Invisibility Cloak demoed at TED2013

Discuss

27 Responses to “Invisibility Cloak demoed at TED2013”

  1. liquidself says:

    I’m not sure what I’m looking at; but I’m stealing it.

  2. gadfly says:

    A million fucking dollars.

  3. I bet it wouldn’t work if the background was something else than vertical stripes…

  4. Gerald Mander says:

    The dropbox link has been disabled due to heavy traffic. Wahhh.

  5. David Pescovitz says:

    Ladies and gentlemen, bOING bOING co-founder and longtime editrix-in-chief, Ms. Carla Sinclair! If you don’t know, now you know.

  6. Kimmo says:

    Dropbox for a vid?

    What’s wrong with Youtube? Not like I can’t grab my own copy from there.

  7. ldobe says:

    From what I understand, these calcite crystals are doing the same thing as a fibreoptic cable.  Like a real life version of the photoshop heal tool right?  Substitutes light from one spot in another, so it looks like nothing’s there?

  8. yadayada says:

    The link in the story has been boingboinged:

    Error (509)This account’s public links are generating too much traffic and have been temporarily disabled!

  9. Sceadugenga says:

    There’s a freely-accessible paper from the same team here:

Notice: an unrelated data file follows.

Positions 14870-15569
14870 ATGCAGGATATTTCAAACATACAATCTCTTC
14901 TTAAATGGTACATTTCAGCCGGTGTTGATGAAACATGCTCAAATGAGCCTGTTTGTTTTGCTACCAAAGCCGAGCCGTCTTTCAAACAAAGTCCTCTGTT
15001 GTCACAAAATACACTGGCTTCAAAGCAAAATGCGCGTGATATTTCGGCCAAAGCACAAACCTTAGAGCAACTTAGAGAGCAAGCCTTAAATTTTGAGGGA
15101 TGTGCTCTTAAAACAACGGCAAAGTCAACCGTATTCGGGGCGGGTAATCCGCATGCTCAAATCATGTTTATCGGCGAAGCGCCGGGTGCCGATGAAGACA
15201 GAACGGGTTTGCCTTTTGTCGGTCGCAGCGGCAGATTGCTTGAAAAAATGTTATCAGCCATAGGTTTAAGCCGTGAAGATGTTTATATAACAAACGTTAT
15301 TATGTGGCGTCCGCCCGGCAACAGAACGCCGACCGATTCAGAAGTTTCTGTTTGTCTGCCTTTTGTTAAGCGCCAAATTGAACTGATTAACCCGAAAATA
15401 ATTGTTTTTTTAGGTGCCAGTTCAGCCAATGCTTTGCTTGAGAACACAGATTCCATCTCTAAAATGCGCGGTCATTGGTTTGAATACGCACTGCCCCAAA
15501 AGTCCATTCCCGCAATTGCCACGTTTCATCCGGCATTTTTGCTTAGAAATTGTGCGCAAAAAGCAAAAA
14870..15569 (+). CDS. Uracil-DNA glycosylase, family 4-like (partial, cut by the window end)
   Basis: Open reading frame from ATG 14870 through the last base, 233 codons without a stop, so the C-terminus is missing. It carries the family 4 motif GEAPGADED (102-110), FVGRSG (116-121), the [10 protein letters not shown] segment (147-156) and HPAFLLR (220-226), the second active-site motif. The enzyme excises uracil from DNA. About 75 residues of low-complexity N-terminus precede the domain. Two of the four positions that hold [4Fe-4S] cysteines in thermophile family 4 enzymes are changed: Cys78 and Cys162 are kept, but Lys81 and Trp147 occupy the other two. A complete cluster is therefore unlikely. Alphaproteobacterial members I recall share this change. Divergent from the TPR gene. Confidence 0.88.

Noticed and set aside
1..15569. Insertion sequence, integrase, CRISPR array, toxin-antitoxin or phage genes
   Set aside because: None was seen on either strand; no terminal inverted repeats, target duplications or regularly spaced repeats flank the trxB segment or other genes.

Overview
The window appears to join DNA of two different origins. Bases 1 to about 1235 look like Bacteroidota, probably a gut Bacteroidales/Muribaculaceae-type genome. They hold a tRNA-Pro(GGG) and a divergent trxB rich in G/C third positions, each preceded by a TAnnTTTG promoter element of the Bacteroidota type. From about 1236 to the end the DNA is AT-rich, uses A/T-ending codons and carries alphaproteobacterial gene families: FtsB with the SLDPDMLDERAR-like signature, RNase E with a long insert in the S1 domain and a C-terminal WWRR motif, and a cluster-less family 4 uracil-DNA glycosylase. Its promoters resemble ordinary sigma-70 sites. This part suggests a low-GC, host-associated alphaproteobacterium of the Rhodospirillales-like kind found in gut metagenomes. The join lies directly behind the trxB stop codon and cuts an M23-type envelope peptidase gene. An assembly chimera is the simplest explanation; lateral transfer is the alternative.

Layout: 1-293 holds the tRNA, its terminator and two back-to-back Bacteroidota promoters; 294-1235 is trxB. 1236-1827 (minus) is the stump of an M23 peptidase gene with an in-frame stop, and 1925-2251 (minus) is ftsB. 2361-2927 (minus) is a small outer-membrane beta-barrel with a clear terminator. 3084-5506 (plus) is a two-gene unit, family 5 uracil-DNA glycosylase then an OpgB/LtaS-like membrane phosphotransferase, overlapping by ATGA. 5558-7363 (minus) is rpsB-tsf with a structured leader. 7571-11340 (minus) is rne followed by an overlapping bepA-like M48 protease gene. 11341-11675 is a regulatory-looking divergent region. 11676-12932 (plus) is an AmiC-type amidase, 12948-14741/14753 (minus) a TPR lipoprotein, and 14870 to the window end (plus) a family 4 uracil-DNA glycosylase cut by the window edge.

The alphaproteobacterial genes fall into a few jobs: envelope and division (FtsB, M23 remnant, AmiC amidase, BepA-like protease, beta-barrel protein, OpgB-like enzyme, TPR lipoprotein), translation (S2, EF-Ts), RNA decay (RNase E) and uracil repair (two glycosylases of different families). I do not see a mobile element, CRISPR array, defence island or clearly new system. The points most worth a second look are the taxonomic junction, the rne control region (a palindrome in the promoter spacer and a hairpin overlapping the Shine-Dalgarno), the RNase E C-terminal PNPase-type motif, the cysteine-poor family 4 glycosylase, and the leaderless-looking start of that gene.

http://dspace.mit.edu/handle/1721.1/63912

  10. After searching for severel minutes I didn’t find the video! Rookie…

  11. Art says:

    Saw the vid on your link a few hours ago.  Astonishing!  Purely optical. 

    I hope that Mr. Zhang can take this to a higher level.

  12. SamSam says:

    So does it work from all angles? I might have guessed that the crystalline structure might be similar to, say, fiber optics, which would carry light from the front to the back but not from side-to-side.

  13. Nash Rambler says:

    Wow.  The military is going to be more excited about this than when that professor from Medfield College flew a Model T around the congressional dome.

  14. sparky3489 says:

    YAY for 2nd grade science!!!!!!!!!!!!!!!!!

  15. Imagine someone from the Pentagon watching this. Suddenly they’d try to think of StarCraft-esque detector technology.

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